Tell us about "The Book of the War". What do you intend to do with this collection?Ahhhhhhhhhhhhhhhhhhhh… well, it's not exactly a "collection". It's more a sort of guidebook. To a continuity that doesn't really exist yet. If that makes any sense. You might have noticed this from Adventuress, but I'm starting to think that prose is a bit overrated. Vastly more happens in Adventuress than in most books of that length, because if you want to create a story-world then you don't necessarily need prose style. If the world works well enough in itself, anything you say about it will be interesting even if you record it as a straightforward history rather than as a novel. The point of The Book of the War is that it's a continuity in a book, it's an encyclopaedia to the War Era universe. It's got a structure rather than a plot, the way history's got a structure or a Bible's got a structure. Some parts of the universe are cross-referenced with other parts, and it all comes together to make up this great big, er… thing. Vision. World-view. Just before I started work on it, Mad Norwegian Press sent me a copy of their Transformers episode guide and it pretty much proved my point. I've got no interest in Transformers at all, I've never seen an episode of the cartoon and if I did then I'm sure I'd be bored stupid, but there's just something irresistible about flipping through an entire 200,000-word guidebook to this entirely unknown artificial universe. Even if the stories on TV were dull, seeing them all laid out in front of you along with footnotes on how the continuity links together is almost like… I don't know… like finding a bunch of old Egyptian manuscripts and trying to work out the complete myth-cycle of the First Dynasty. That's the way The Book of the War's supposed to work, in a sense, although obviously it's a lot bigger in scope and most of the audience will already have an idea how the War works. It struck me as the ideal thing to do with a bunch of the other writers, because if it's fake-history rather than prose then everybody's going to be able to write in the same kind of style. So hopefully it should all come together as one big coherent continuity, you lose that patchiness you tend to get with short story collections. Actually it was a very difficult thing to set up, because… how do you explain something like this to the other writers? They're used to editors saying "yes, you can write a story about X happening to Y characters inside Z universe", they're not used to treating the story-universe as an end in itself. When I first started getting submissions from the other writers there was a lot of stuff coming in that was… well, some of it was quite good, but it was basically stuff rooted in the Doctor Who mythology. You know. There was this sense of "oh, we're doing an unofficial Doctor Who book, well here's some stuff about the Nimon invasion of Gallifrey and I've changed the names a bit so that nobody will ever be able to sue, nudge nudge wink wink". Which isn't the point at all here, the point is that the book's supposed to be a self-contained universe in paperback form, anybody is supposed to be able to read it without knowing what the hell it's about or where it's come from. And obviously most of its readers are going to be inside the New Adventures fanbase, and I'd be stupid to pretend otherwise, but… there was a point, a few weeks into the process of putting the book together, when I realised that the focus really had changed and that the continuity really was taking on its own identity. When Alien Bodies came out the point was to set up a possible new version of the future for the Doctor Who universe, so, for example, there were Time Lords but War conditions had changed them to the point where they weren't immediately recognisable as the Robert Holmes version of the Time Lords. Except that the more I went down this path, and the more I went into the mechanics of the War, the less like Time Lords they got until by the time I came to write The Faction Paradox Protocols they'd turned into Houses - which is a very Marc Platt idea, it's got to be said, rather than one that's directly connected to the TV programme - and they'd become something completely different. So there was a definite point in The Book of the War when I suddenly realised that even if I had BBC permission to use phrases like "Time Lords" and "TARDISes" then… I wouldn't. Because they're not. Because it's turned into a different kind of universe. Like I keep saying, I've always seen the Time Lords as being elementals rather than aliens anyway, so I suppose the point is that The Book of the War uses the mythological elements from Doctor Who but nothing else. If someone from outside fandom compared the two continuities they'd be able to tell that they both come from the same roots, they both use the same kind of folklore, but there's nothing else connecting them now. It's a very Wagnerian view of the universe, really. The continuum's being run by ageless, immortal sorcerers - Time Lords in the BBC version, the Great Houses in this one - so obviously there are going to be ancient sleeping giants and Faustian scientist-magicians and… oh, you get the idea. It's that kind of War, I think. When I was trying to explain the point of the book to the other writers I ended up sinking to the level of a crap TV analogy, which was that the connection between Doctor Who and The Book of the War is like the connection between Star Trek and Babylon 5, you can tell that one's descended from the other but there's obviously a lot of mutation going on. God, that makes it sound appalling, doesn't it? I'll shut up now. But that's the point of the book, basically. New-universe-in-a-box. Hang on, forget the stupid Star Trek analogy. It's like the gap between pre-movie Transformers and post-movie Transformers. That's more like it.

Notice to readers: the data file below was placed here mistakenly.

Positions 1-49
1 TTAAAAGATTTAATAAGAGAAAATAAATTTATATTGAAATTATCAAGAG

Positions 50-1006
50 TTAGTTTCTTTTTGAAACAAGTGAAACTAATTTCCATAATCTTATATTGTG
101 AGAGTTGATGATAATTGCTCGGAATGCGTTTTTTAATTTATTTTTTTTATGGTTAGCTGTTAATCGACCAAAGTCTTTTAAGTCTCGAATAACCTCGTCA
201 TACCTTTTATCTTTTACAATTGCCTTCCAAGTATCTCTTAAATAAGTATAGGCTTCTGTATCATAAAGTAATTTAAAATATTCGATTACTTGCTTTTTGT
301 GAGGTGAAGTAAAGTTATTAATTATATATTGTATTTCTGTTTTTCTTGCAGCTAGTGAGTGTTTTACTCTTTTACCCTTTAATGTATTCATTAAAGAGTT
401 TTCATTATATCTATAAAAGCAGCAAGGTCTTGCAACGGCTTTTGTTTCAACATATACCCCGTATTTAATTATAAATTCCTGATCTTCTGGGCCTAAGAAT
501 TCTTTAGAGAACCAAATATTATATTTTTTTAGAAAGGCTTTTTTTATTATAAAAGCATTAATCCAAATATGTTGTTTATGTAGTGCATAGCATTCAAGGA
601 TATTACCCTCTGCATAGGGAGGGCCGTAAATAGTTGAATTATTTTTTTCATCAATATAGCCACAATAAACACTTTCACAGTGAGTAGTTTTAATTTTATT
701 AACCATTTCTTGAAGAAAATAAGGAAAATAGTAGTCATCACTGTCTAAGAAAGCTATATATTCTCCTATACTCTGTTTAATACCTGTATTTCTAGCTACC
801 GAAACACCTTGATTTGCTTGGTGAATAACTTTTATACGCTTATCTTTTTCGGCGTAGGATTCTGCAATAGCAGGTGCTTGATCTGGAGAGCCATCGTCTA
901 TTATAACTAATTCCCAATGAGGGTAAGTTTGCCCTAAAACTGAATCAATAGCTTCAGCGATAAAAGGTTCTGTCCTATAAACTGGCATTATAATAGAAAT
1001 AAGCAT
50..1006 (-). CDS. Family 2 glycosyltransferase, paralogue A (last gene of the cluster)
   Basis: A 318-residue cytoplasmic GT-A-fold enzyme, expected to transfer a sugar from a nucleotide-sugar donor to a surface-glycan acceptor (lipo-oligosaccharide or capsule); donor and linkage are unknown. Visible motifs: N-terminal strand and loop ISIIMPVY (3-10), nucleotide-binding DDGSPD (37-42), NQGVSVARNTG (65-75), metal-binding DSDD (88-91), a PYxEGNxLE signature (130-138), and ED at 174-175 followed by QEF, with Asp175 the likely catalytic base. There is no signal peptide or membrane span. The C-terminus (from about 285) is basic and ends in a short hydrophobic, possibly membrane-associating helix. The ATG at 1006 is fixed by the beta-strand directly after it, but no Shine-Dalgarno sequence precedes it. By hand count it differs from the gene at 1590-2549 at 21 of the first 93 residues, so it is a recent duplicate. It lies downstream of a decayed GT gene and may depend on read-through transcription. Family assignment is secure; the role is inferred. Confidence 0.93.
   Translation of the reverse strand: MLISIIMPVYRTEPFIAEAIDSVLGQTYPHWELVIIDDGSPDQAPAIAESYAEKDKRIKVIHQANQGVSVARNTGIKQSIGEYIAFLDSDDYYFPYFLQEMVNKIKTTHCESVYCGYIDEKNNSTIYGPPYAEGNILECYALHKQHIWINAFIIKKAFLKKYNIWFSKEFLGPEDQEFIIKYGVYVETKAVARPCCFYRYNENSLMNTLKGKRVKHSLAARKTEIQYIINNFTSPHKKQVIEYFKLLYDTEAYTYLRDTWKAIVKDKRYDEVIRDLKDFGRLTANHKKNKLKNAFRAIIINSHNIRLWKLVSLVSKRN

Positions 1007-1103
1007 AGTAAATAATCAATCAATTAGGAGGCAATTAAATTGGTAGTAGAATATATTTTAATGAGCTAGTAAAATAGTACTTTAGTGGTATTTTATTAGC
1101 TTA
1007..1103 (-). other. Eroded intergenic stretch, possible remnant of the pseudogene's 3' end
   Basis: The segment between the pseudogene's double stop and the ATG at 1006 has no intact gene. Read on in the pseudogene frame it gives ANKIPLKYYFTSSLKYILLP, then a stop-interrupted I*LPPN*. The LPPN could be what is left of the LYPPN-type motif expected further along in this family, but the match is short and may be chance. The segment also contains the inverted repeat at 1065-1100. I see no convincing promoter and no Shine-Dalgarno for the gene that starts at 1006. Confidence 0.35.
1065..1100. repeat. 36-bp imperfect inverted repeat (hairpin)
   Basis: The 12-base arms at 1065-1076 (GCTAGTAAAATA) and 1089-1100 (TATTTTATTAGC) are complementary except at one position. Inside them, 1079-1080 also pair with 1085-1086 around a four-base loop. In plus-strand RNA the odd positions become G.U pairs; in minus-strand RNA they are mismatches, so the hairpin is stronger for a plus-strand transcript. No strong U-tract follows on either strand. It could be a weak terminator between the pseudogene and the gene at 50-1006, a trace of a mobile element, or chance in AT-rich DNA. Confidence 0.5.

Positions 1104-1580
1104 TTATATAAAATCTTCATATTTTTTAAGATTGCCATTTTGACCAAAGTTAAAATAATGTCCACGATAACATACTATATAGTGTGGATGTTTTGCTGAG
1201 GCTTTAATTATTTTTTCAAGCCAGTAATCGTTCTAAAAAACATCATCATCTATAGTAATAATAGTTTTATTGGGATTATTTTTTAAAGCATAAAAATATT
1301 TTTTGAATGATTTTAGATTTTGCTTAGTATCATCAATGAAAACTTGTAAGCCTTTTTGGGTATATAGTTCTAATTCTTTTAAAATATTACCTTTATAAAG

What sort of mythology did you intend to impart upon the Doctor Who novel series that ultimately didn't fly?Umm… I'm not sure I "intended" to do anything to the series, as such. Somehow I always end up getting ambitious and making everything as big as possible, and because of that I think it tends to look as if I'm working to a masterplan, but I've never really had a masterplan in my life. I do try to put things into books that might be important enough to change the continuity, but that's mainly because books should be full of important things. Actually, no, I'll take back what I said. I did have a sort of masterplan, but a very loose one, in that… I just felt things should be more interesting all round. That was the point of a lot of things I did, to try to subtly, erm, coerce other people to go further with things than I felt they were going. And it usually didn't work, obviously. If I can go back to Compassion for a moment… that was the whole idea behind having her as a companion, to force everyone to go out on a limb, because if the Doctor's travelling around with a TARDIS as a companion then you just can't do all that pointless getting-locked-up-and-arguing-with-futuristic-policemen rubbish that slows Doctor Who down so much when it's done in the books. You can't do storylines where the Doctor gets thrown into a locked room and has to escape before running around various corridors, because if Compassion's with him then all he has to do is step inside her and they can pop off again in a split-second. The whole point was to try to force everyone to genuinely think about the storylines, to force them to scale things up a bit, to be more inventive. You know the process that the Seventh Doctor goes through in the late McCoy stories and the early New Adventures, where suddenly he's not dealing with half-arsed aliens but taking on demigods with universe-shattering weapons instead? I wanted to encourage people to think that way again. Not to go back to the Seventh Doctor stories, obviously, but to stop relying on these terrible, plodding set-pieces. If you've got a TARDIS at the Doctor's side then you have to think on a whole new level, that was my logic. I didn't even expect her to stick around for long, but I thought that while she was there she might be able to push things along a bit rather than just being one of those lazy demographic characters I was talking about before. But of course it didn't come off, because instead of becoming more ambitious the other writers just tried to get round the problem by having Compassion malfunction in every story. It works in The Fall of Yquatine, thanks to the whole randomiser-as-violation subtext, but after that it turned into a case of "well, let's see what's wrong with Compassion this month". It got ridiculous, she just turned into the new K9. Or the new Kamelion. Like I said, writers always take the laziest possible route if you don't put them under the whip. The problem is that I can't normally risk saying things like this, because there's so much ego among the writers - there are so many people who insist on being treated like some kind of "fandom elite", or who insist on being treated like "professionals", or who want to believe in this ludicrous code of conduct which makes it illegal for anyone to say anything bad about them even if they act like complete tits - that whenever I say something like "ooh, Compassion was used really badly, it was crap" people immediately assume that I'm making it personal. Which I'm not, usually. I know that [Paul] Cornell, for one, was very critical of the way I slagged off the other books which had used Faction Paradox and said that you had to give up the idea of autonomy if you're working in a shared universe. And that's true, absolutely true, although he did say it at the same time that he retracted his permission for me to use Bernice as a guest-star, which I thought was a bit contradictory. The trouble is, he missed the point completely. I didn't give a damn what happened to Faction Paradox in the EDAs, as long as the books turned out to be interesting. But they didn't, and that's the real issue. I might have been angry about the way The Ancestor Cell horribly misused the Faction, but I was much, much angrier about the way it horribly misused the Time Lords, and… I can't help noticing that I didn't invent the Time Lords. On the other hand The Taking of Planet Five utterly messed up my version of how the War was supposed to work, it took the Celestis out of the picture far too early and turned the continuity of things like The Book of the War into a complete nightmare, but I've never said a bad word about it because it happens to be a very good book and one of the few EDAs I genuinely like. It's not about me, and it's irritating when other writers have a go at me because they can't understand that I don't think like them and I don't see everything on a personal level the way they do. I've frequently made personal comments about other writers, but only when they started it, and it was never, ever the point. I think what I'm saying is that if you're involved in a shared universe like the EDAs, then anything you do is immediately "public domain" and you don't have a right to complain if things don't go the way you planned them. But by the same token, if the books are part of an ongoing project - and one with a definite "community" reading them, as in the case of Doctor Who - then every writer is also accountable to every other writer and to every reader. And nobody, nobody is going to tell me that some "unspoken code" is going to stop me speaking my mind if a writer does something stupid, offensive, incompetent or just downright dull. Incompetence by writers makes me angry, and that includes my own. I should have the Complete Wit and Wisdom of Sutekh as my sig-file, shouldn't I? 'Your evil is my good…'